The Garden of Years and Other Poems/Paris - Wikisource, the free online library

For works with similar titles, see Paris.
Paris  (1901) 
by Guy Wetmore Carryl

This poem was published in the posthumous anthology The Garden of Years and Other Poems (1904).

I knew when first I looked into her eyes,
        And she in mine, that what has been must be,
And so let others say she told them lies:
                        She told no lie to me!
She spoke me fair, of lees as well as wine,
        Then, with that subtlest charm of all her charms,
Half-dropped her languid lids, and at the sign
                        I ran into her arms!

Now it is she who flings my window wide
        At dawn, and lets the perfumed morning in,
And she who walks so softly at my side,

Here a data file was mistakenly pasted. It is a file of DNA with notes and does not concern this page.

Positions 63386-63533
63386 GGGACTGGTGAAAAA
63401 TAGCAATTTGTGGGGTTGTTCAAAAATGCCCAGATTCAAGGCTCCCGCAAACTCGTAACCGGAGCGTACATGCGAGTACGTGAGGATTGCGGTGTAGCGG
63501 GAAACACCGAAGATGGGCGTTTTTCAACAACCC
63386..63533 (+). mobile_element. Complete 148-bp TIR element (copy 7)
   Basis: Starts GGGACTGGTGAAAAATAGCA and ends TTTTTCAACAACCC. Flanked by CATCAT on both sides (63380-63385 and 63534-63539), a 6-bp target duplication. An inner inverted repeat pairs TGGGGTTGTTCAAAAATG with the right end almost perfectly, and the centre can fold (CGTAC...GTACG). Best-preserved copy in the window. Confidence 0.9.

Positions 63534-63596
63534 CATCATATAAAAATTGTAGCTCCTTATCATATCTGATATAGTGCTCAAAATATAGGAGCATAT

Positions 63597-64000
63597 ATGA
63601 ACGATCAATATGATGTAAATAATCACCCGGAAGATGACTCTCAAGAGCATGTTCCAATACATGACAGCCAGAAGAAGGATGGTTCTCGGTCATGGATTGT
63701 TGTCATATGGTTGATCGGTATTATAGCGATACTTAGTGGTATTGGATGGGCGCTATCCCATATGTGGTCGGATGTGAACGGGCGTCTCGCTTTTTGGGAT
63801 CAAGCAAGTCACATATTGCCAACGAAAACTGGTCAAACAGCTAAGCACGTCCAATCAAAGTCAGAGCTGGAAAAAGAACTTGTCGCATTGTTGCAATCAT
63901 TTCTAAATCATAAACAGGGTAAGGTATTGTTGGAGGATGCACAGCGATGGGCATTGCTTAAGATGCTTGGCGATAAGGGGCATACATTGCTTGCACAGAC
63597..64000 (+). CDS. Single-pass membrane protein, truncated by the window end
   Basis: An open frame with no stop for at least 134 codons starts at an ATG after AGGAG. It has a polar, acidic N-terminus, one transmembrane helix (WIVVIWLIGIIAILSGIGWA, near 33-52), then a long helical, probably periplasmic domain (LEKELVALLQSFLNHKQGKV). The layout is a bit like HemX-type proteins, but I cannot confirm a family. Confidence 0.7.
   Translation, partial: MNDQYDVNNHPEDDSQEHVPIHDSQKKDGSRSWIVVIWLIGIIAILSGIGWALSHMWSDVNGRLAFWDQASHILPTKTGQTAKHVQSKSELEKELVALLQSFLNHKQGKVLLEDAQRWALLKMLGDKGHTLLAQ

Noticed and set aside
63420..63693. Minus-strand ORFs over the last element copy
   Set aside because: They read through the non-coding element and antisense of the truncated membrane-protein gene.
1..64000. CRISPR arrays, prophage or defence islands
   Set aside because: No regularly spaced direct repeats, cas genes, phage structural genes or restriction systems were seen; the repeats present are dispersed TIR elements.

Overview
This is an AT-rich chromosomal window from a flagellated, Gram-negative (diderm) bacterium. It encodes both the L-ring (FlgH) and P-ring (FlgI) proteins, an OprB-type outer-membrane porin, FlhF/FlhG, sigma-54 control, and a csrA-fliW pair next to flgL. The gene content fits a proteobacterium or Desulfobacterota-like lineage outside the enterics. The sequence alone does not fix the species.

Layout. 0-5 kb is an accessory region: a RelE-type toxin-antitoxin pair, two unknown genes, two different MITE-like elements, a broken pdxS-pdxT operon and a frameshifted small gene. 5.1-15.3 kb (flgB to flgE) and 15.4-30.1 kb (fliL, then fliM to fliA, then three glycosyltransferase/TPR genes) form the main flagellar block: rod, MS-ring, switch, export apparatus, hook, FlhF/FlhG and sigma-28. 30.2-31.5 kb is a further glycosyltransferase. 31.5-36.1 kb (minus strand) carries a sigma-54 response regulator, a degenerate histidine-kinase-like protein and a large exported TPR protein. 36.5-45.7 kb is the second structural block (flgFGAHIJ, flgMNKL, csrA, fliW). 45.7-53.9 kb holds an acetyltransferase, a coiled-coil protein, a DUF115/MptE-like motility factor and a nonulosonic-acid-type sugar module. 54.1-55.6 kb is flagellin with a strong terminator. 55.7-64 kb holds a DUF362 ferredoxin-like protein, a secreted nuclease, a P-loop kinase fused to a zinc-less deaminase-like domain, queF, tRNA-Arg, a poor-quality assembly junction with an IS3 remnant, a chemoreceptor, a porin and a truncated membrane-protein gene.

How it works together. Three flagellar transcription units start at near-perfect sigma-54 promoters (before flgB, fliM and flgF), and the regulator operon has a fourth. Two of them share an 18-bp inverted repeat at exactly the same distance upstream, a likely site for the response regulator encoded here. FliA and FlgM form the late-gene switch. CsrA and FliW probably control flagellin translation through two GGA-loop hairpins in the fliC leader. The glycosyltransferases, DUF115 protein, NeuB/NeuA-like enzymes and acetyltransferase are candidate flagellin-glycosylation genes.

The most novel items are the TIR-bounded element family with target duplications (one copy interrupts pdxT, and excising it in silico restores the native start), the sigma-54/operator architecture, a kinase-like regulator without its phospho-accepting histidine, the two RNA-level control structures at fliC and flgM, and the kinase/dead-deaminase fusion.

Through noonday’s dust and din.
But, most of all, ’t is she, where blue night falls,
        Whose firm, imperious fingers tap the pane,
And she whose velvet voice it is that calls,
                        Nor calls her own in vain!

It is as if the siren understood
        How that she is so strong at this still hour,
That I could not repulse her if I would,
                        Nor would, had I the power:
As if she knew that, should I try to check
        The strength of that enrapt, responsive thrill,
Let her but slide her arm about my neck,
                        And I obey her will!

So, when she speaks, I answer; when she woos,
        Her voice, like wine, the slow pulse goads and spurs:
I go to meet her through the dropping dews,
                        And lean my lips to hers.
All the long hours run laughing into one—
        The strange, sweet moment when the evening falls—
And, like a mother summoning her son,
                        Resistless Paris calls!

Paris, 1901.

This work was published before January 1, 1927, and is in the public domain worldwide because the author died at least 100 years ago.